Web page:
Cognitive Behavioral Therapy (CBT) Practice Questions with Answers and NCLEX® Review

Cognitive behavioral therapy (CBT) is a common type of psychotherapy (talk therapy). It helps clients reframe their thought processes to slowly cope with stress and anxiety, helping to treat many disorders, from PTSD and OCD, to eating disorders like anorexia and bulimia, and even depressive disorders. 

Cognitive Behavioral Therapy (CBT) Practice Questions with Answers

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    Introduction to Cognitive Behavioral Therapy (CBT)

    CBT is a psychotherapeutic approach used to help individuals identify and modify negative thought patterns and behaviors contributing to psychological distress. 

    Nurses can use CBT techniques to help clients manage psychological distress and develop coping skills to improve their mental health. While trained mental health professionals typically deliver this type of therapy, nurses may also use techniques to help their clients.

    5 CBT Strategies

    These are the following strategies nurses use in CBT:

    1. Provide clients with information about their mental health condition and how it affects their thoughts, emotions, and behaviors. This can help them better understand their symptoms and actively participate in their treatment.
    2. Help perform exposure therapy with desensitization to situations and events. Gradually exposing clients to situations or objects that trigger anxiety or fear can help them develop coping strategies and reduce their symptoms.
    3. Encourage clients to focus on the present moment and accept their thoughts and feelings without judgment. This can help them reduce stress and improve their overall well-being.
    4. Share relaxation techniques by teaching clients relaxation techniques such as deep breathing or progressive muscle relaxation.
    5. Teach new coping skills and techniques to reframe thinking (cognitive restructuring). This helps clients identify negative thoughts and beliefs that are contributing to their distress and challenges them with more positive and realistic alternatives.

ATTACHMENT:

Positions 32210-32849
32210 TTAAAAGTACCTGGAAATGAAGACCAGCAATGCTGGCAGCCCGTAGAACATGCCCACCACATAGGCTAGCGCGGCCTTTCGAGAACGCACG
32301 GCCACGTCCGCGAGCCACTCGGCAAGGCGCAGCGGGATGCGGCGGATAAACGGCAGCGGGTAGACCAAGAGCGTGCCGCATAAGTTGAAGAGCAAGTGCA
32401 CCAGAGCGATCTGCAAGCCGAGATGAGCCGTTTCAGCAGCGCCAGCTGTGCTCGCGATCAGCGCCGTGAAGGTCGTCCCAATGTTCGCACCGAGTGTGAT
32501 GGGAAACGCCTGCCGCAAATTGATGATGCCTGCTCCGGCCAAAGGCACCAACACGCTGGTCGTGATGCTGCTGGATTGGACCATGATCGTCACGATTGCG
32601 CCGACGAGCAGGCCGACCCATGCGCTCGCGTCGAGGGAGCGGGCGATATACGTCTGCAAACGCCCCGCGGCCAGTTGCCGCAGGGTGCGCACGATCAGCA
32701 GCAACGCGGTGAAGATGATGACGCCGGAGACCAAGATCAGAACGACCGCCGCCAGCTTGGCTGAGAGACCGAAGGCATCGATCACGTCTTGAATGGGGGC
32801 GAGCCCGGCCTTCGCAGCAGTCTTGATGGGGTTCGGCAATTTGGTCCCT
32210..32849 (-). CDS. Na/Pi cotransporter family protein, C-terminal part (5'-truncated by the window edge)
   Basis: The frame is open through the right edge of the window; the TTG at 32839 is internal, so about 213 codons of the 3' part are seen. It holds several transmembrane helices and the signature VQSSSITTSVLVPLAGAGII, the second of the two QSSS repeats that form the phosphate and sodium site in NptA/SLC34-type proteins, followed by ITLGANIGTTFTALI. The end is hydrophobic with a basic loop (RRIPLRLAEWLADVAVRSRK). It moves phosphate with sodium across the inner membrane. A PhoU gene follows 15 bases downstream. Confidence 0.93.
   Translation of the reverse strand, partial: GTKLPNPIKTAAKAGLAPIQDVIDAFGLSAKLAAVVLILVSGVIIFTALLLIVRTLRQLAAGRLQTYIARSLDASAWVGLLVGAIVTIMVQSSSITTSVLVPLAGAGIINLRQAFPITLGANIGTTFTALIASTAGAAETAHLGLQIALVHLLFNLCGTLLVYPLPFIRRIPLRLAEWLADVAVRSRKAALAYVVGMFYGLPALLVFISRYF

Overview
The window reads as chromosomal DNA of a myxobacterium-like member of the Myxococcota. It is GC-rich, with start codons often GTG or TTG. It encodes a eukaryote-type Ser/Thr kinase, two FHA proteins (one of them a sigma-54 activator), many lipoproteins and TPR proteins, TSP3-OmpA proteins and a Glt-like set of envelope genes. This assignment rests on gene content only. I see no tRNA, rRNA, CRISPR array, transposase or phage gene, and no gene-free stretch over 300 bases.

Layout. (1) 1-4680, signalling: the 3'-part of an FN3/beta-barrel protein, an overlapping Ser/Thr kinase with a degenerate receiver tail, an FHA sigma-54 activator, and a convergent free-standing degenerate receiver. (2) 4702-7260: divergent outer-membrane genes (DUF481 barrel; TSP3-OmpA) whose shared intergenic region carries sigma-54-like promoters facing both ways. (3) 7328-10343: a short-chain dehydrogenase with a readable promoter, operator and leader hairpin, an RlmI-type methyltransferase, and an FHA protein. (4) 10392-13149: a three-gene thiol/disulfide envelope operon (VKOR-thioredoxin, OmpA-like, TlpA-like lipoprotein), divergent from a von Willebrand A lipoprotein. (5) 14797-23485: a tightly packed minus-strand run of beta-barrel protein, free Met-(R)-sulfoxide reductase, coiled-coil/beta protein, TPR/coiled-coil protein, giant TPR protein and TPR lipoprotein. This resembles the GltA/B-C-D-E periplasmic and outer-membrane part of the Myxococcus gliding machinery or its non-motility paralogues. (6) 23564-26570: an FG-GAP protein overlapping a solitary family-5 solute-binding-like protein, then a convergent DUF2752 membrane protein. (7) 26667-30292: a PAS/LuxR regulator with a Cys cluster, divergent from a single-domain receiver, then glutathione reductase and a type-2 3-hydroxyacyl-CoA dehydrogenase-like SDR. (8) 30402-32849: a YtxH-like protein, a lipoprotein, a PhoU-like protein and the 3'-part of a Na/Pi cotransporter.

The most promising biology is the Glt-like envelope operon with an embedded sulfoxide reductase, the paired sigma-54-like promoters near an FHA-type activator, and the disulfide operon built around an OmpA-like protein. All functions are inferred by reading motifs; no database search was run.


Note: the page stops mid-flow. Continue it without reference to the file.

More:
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    CBT Guided Imagery

    Guided imagery is a mind-body intervention where clients concentrate on mental images to help reduce stress, anxiety, and improve concentration.

    It’s a relaxation technique that uses mental images to promote relaxation and reduce stress and anxiety. Used as part of Cognitive Behavioral Therapy (CBT), guided imagery helps clients develop coping skills and manage symptoms related to mental health conditions.

    CBT Biofeedback 

    Biofeedback is similar to guided imagery, but the key difference is that machines help the mind focus, like virtual reality.

    Biofeedback is a technique that allows individuals to gain greater awareness and control over their body’s physiological responses, such as heart rate, blood pressure, and muscle tension. It can be used as part of Cognitive Behavioral Therapy (CBT) to help clients manage symptoms related to mental health conditions.

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    Amy Stricklen

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    Amy Stricklen

    CBT Therapeutic Milieu

    Therapeutic milieu is an approach to mental health treatment that focuses on creating a safe and supportive environment to promote healing and recovery. It can be used as part of Cognitive Behavioral Therapy (CBT) to help clients manage symptoms related to mental health conditions. 

    Therapeutic milieu provides a safe and secure environment for clients in therapy. It’s the goal of every behavioral health or psych unit in the clinical setting. Clients are encouraged to roam around freely in the social environment.

    CBT Group Therapy

    CBT group therapy involves a therapist (or other health care team member, like a nurse) leading a group of clients through CBT techniques and exercises to help manage symptoms related to mental health conditions.

    When facilitating CBT group therapy, make sure to:

    • Identify clients who may benefit from it. This includes clients with depression, anxiety, or other mental health conditions.
    • Schedule group sessions. Work with the treatment team to schedule group therapy sessions conveniently for clients.
    • Encourage participation. Create a safe and supportive environment for clients to share their thoughts and feelings.
    • Monitor the progress of individual clients and the group as a whole, and provide feedback and guidance as needed.
    • Evaluate outcomes and assess the effectiveness of CBT techniques and exercises in managing symptoms related to mental health conditions.

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